Ultrasound effects on root resorption
Inubushi T, Tanaka E, Rego EB, Ohtani J, Kawazoe A, Tanne K, et al. Ultrasound stimulation attenuates resorption of tooth root induced by experimental force application. Bone 2013:53:497-506
The authors of this study evaluated the in-vivo effects of low-intensity pulsed ultrasound (LIPUS) on root resorption caused by excessive orthodontic forces and its role in the RANKL/OPG mechanism in vitro. The maxillary first molars of 24 Wistar rats were subjected to 50 g of mesial traction force for 1, 2, or 3 weeks. Each rat received LIPUS for 15 minutes per day for 1, 2, or 3 weeks on 1 molar; the contralateral side served as the control. At the end of 3 weeks, the LIPUS group showed significantly shorter root resorption lacunae and smaller root resorption areas with histomorphometric analyses. Fewer odontoclast and osteoclast numbers through TRAP staining were also observed in the LIPUS group. The amount of tooth movement was significantly greater at the end of 2 weeks with LIPUS, but not different at the end of 3 weeks. In-vitro experiments with no compressive forces and no LIPUS showed that osteoblastic cells (MC3R3-E1) continuously expressed higher levels of the osteoclastic/cementoclastic remodeling markers RANKL and RANTES mRNA compared with the cementoblastic cells (OCCM-30). The cementoblastic cells expressed much higher levels of the antiosteoclastic/cementoclastic remodeling markers OPG mRNA. LIPUS without compressive forces significantly increased RANKL mRNA expression at 4 and 12 hours in the osteoblastic cells, whereas OPG mRNA was not affected. Expressions of RANKL and OPG mRNAs were both significantly increased by LIPUS in the cementoblastic cells at 12 hours. LIPUS with compressive forces suppressed the up-regulation of RANKL mRNA in the cementoblastic cells; no similar effect on the osteoblastic cells was observed. The authors concluded that LIPUS significantly reduces root resorption by suppression of cementoclastogenesis by altering the OPG/RANKL ratio without interrupting bone remodeling and tooth movement.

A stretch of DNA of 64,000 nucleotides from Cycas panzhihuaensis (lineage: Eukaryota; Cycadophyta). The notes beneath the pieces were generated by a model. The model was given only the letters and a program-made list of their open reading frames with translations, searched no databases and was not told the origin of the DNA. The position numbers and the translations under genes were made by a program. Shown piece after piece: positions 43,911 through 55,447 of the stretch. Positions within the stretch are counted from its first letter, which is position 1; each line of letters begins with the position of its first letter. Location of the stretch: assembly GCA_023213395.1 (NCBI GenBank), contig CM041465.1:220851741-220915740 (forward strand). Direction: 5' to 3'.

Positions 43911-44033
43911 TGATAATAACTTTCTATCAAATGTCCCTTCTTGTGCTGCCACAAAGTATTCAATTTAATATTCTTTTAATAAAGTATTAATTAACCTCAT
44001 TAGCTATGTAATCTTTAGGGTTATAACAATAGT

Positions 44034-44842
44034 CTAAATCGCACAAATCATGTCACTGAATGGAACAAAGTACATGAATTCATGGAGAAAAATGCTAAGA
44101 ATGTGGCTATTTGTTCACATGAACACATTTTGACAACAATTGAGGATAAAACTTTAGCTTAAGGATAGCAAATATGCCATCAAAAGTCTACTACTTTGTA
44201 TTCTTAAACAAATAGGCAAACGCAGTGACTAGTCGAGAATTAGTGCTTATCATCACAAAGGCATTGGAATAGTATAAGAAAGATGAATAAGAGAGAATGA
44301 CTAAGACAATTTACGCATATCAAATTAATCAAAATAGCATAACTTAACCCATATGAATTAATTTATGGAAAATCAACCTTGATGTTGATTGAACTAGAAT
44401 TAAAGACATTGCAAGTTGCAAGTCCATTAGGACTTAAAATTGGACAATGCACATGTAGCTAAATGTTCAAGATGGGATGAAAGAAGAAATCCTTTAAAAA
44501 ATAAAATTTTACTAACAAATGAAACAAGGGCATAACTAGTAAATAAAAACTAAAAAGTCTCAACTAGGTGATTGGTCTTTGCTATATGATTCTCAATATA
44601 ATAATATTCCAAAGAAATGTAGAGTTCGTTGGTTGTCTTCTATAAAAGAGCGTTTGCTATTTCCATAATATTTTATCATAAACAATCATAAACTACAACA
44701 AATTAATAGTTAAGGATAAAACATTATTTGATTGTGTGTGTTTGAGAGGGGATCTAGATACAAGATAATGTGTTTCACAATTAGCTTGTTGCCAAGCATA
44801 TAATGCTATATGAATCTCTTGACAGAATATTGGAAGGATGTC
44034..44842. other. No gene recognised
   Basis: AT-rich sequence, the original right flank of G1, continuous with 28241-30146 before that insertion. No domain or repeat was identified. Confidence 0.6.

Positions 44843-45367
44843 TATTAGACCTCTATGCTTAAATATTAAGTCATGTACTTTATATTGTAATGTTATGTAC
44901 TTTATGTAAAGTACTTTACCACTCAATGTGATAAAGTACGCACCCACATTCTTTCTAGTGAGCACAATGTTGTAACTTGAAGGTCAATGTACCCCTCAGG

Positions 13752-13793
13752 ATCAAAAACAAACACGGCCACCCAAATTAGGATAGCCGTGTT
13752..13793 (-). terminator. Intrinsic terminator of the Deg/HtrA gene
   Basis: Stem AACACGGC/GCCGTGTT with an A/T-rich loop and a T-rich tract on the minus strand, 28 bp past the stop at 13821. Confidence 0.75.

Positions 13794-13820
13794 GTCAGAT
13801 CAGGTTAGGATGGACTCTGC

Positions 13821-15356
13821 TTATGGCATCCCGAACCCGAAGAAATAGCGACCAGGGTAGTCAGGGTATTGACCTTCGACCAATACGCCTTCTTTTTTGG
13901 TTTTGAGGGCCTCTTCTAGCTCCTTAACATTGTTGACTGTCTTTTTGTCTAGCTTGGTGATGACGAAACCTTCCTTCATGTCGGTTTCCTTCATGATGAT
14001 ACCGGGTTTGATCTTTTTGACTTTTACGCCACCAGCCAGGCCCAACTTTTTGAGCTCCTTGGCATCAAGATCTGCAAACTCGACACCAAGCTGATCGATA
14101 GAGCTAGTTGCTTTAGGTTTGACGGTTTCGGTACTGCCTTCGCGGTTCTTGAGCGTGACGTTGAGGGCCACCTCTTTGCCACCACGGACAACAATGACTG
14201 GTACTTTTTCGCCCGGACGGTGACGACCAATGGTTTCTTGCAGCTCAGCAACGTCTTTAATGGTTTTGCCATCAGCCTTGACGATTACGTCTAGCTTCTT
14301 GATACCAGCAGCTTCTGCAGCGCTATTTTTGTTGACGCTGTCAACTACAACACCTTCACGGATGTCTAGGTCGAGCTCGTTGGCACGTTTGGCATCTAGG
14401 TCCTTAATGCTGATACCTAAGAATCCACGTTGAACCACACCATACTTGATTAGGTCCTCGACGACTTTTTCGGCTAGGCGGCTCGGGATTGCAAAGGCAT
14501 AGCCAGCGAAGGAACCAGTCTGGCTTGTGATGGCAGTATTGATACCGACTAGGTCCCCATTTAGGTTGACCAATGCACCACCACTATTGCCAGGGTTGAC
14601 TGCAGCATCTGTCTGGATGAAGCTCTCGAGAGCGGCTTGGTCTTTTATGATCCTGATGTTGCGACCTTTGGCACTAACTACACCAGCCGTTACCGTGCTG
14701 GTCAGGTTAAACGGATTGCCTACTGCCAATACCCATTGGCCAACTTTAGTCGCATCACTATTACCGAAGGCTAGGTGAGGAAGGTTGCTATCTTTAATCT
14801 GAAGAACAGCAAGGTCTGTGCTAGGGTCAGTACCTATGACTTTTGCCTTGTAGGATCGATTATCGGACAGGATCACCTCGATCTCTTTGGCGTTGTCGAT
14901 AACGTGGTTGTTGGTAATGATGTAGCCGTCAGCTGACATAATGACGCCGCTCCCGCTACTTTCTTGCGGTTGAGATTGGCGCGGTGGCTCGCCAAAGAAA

Reviewed by Catherine Woo